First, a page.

Foss: Being thankful in a pandemic


There is a light at the end of the tunnel. 

It’s easy to forget, amid the steady drumbeat of bad news about COVID-19, that things are going to get better. 

That this, too, shall pass.  

The rapid increase in coronavirus cases and hospitalizations suggests that it’s going to be a tough winter, while the data shows that it’s already been a tough year. 

According to researchers at the Centers for Disease Control and Prevention, the pandemic has caused nearly 300,000 more deaths than expected in a typical year, two-thirds of them from Covid and the rest from other causes. 

These numbers tell a story – one that’s bigger than any single individual, but also intensely personal. 

Many of us have lost someone this year, or know people who have. We’ve attended funerals, by zoom or in-person. We’ve comforted friends and loved ones, and tried to make sense of it all. Each day brings the possibility of someone new to mourn. 

It also brings the possibility of a better tomorrow. 

There’s been a lot of bad news this year, but also plenty to be thankful for. 

One happy turn of events is the arrival of a vaccine for COVID-19. 

Experts have warned that it will take some time to distribute the vaccine, and that getting it to everyone who needs it will take some time. Overall, though, the news on this front is very positive, with officials saying that the first 6.4 million vaccine doses could go out in mid-December. 

The successful development of a vaccine for COVID means that the pandemic is going to end, sooner rather than later. 

It means that if we can just get through the next four to six months, life should slowly start to return to normal. 

Public health officials have cautioned against expecting too much from a vaccine too quickly – “next Thanksgiving could well be back to near-normal,” William Schaffner, a professor of preventive medicine at Vanderbilt University told the Washington Post – which means we need to be patient.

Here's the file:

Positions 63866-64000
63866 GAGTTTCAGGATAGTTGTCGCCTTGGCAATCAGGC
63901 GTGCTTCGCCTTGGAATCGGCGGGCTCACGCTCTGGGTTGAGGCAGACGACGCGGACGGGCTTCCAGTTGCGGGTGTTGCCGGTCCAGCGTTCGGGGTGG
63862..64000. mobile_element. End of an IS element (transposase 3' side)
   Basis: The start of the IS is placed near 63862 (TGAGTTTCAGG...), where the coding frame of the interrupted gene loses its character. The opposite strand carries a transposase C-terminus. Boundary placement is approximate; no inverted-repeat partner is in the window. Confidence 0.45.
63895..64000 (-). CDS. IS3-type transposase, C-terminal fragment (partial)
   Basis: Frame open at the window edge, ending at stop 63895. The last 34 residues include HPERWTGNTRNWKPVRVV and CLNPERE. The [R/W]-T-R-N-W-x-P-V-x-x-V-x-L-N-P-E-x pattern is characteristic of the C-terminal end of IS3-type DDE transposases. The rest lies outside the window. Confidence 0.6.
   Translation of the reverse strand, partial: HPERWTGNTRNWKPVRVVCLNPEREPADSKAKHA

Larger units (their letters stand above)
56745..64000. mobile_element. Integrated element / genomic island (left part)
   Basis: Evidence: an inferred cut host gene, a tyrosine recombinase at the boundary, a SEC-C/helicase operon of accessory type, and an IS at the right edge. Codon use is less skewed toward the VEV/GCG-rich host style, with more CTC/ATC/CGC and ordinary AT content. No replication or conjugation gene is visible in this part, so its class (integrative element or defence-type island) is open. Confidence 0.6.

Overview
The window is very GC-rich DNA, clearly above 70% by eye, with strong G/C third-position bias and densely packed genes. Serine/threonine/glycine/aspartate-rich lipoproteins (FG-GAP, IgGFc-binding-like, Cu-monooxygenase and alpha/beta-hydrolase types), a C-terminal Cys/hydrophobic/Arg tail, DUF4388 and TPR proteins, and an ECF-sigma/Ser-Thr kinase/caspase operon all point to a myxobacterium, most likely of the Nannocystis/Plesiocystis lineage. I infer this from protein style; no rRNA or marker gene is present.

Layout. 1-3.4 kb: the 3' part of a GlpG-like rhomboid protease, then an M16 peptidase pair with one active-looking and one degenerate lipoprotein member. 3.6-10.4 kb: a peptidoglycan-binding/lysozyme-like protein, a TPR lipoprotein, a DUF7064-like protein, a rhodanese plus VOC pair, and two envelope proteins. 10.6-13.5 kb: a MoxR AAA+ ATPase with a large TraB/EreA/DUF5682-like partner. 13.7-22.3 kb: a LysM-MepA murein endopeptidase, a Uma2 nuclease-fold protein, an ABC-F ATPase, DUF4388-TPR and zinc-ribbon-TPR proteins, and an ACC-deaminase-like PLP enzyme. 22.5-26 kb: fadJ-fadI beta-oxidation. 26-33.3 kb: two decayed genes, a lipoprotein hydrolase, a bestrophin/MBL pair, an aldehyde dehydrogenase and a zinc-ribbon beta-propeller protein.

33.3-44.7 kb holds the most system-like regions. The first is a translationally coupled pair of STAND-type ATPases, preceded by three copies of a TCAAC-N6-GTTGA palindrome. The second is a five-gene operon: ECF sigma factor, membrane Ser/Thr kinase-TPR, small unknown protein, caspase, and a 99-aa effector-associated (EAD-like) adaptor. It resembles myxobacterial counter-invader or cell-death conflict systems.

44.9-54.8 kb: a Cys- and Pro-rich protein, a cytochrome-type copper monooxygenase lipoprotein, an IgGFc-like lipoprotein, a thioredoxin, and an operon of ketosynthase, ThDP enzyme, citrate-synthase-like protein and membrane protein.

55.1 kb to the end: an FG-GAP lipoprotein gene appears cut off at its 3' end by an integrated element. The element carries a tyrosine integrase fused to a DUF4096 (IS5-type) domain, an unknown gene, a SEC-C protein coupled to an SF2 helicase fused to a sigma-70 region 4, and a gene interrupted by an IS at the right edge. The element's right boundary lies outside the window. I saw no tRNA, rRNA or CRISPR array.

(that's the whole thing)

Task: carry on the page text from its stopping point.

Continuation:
So long as there is a light at the end of the coronavirus tunnel, I can be patient. 

Which brings me to something else I’m thankful for: friends and family. 

The pandemic has made it harder to see friends and family, and I’m grateful for the visits I’ve had with the people I care about. 

More than ever, I’m grateful that COVID caseloads were low in the summer and early fall, and that I was able to visit family in Maine and New Hampshire during that time. 

I’m grateful for the nice weather that allowed for low-risk outdoor get-togethers with friends in the spring, summer and fall, and the reopening of key institutions, such as my son’s daycare and local playgrounds. 

I’m thankful for the technology that has enabled me to connect with so many people over the past 10 months, and the friendships I’ve renewed during what is typically described as a period of intense isolation. 

Most of all, I’ve been thankful to see community organizations coming together to assist neighbors in need, the essential workers on the frontlines of the pandemic and the generosity every day people have extended to those who are struggling. 

It hasn’t been the easiest year, and it’s not going to be the easiest winter. 

But the end of the pandemic appears to be in sight, and that alone is reason to give thanks.

Reach Sara Foss at [email protected]. Opinions expressed here are her own and not necessarily the newspaper’s.


Categories: News, Sara Foss

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